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Re: How would you evaluate this limit in Mathmatica
*To*: mathgroup at smc.vnet.net
*Subject*: [mg62770] Re: How would you evaluate this limit in Mathmatica
*From*: p.ramsden at imperial.ac.uk
*Date*: Mon, 5 Dec 2005 03:37:10 -0500 (EST)
*Sender*: owner-wri-mathgroup at wolfram.com
Yeah, I actually think this is a lovely example of how "teaching using a CAS" can potentially work really *well*. If the CAS is used as a supposedly infallible, oracular source of correct answers, than obviously there's a problem. So let's not use Mathematica like that! We shouldn't be using it like that anyway. That's what the back of textbooks is for.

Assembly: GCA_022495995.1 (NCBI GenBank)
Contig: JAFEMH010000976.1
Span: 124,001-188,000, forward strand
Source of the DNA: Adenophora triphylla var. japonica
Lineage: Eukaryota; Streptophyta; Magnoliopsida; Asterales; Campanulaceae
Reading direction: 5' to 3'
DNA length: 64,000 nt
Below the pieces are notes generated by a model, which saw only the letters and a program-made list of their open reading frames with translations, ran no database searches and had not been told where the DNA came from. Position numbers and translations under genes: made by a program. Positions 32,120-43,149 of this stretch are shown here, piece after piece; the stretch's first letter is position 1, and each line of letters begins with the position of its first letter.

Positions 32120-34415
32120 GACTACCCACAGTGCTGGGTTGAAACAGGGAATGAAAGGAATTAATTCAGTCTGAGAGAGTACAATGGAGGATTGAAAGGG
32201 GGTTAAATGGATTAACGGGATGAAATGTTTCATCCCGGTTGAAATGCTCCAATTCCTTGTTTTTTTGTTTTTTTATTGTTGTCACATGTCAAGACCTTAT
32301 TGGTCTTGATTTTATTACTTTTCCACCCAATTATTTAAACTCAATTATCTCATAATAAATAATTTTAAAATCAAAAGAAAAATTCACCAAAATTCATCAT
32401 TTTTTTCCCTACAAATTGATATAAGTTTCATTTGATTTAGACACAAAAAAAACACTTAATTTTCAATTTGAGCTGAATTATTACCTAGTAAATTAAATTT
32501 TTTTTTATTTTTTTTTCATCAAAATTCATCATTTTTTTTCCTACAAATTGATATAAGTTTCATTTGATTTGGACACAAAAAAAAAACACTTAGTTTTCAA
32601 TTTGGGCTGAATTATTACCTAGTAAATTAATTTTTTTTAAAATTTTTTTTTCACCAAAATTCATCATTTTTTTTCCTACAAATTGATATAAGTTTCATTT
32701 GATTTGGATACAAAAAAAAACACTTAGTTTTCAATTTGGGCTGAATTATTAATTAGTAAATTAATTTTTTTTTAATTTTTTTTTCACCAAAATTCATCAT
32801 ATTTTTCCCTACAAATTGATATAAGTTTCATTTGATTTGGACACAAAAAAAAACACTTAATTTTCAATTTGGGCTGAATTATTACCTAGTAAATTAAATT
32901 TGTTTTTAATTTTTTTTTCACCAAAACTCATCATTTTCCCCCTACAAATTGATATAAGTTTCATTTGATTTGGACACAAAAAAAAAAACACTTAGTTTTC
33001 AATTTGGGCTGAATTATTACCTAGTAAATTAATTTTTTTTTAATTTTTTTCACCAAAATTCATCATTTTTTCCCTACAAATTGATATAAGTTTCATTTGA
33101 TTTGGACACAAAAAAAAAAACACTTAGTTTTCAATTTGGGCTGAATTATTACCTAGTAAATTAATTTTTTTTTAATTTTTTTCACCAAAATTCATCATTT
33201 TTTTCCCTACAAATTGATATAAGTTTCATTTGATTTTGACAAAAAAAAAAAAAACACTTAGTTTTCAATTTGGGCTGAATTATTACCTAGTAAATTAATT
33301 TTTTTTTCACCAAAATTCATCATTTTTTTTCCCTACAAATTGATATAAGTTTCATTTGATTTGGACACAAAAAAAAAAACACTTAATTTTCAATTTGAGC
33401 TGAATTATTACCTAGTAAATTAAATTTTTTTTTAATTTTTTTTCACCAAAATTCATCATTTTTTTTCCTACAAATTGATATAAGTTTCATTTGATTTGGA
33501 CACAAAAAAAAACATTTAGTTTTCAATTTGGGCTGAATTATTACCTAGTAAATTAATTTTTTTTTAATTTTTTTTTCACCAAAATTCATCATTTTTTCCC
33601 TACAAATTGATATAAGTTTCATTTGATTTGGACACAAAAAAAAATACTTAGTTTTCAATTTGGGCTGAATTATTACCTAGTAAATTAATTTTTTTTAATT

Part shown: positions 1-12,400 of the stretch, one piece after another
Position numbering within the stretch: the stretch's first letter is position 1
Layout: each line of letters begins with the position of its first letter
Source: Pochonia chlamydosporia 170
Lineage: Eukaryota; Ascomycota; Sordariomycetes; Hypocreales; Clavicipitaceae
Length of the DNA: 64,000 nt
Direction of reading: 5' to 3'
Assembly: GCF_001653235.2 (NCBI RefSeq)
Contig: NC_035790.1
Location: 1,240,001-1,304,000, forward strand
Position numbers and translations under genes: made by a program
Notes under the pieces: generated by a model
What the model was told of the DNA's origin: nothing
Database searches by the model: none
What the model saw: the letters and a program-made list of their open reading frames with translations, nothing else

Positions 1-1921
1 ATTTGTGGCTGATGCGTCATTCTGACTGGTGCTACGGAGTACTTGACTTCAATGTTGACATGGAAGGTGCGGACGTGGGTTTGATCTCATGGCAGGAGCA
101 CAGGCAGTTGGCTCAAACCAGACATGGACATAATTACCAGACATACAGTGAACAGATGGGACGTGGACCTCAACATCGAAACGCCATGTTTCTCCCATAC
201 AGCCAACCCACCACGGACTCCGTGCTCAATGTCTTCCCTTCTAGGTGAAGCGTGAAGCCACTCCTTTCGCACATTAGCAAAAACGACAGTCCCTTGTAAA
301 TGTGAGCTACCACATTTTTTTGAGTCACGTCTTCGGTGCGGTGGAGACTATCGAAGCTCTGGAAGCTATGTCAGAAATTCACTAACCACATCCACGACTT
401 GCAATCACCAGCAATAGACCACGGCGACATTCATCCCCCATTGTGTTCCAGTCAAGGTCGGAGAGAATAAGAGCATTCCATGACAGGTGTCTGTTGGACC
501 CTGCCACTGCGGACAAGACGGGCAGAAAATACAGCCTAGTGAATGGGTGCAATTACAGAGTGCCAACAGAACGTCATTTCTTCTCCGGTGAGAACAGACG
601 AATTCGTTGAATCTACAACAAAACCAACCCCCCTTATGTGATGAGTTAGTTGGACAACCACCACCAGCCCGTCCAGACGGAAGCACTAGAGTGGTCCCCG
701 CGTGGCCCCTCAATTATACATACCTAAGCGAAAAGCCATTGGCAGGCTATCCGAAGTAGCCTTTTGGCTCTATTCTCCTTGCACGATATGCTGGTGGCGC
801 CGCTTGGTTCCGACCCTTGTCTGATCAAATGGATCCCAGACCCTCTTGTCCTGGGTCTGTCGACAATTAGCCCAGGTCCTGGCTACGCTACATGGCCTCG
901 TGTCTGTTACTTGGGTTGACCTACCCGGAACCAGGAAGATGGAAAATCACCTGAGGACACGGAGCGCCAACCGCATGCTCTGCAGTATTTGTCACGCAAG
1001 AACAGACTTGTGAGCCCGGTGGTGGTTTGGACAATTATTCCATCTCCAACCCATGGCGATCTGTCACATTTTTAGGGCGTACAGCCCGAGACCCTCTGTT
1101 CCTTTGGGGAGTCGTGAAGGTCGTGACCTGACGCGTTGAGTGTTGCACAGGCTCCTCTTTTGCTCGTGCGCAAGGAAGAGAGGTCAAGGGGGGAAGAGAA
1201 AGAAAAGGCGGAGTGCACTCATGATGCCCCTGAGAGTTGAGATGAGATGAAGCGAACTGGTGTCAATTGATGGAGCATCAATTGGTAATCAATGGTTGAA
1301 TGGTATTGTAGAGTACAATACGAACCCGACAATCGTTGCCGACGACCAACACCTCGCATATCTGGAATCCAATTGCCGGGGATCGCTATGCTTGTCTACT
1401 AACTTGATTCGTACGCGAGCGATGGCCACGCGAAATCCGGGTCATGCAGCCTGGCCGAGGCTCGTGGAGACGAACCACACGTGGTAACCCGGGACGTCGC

Instead, how about a sequence of activities that, for example, asks students to use Mathematica to evaluate the generic limit and then the exceptional case, and then invites them to comment on any discrepancy, investigate and try to work out what's going on, using whatever techniques and resources they like (graph plotting, series expansion, L'Hopital's Rule, etc). That's potentially a really nice open-ended problem that could even form the basis of a mini-project. And if one of the things that comes out of it is that software isn't infallible, so much the better.
Indeed, the question why this is a hard problem to solve using generic algorithms is itself quite rich and interesting, don't you feel?
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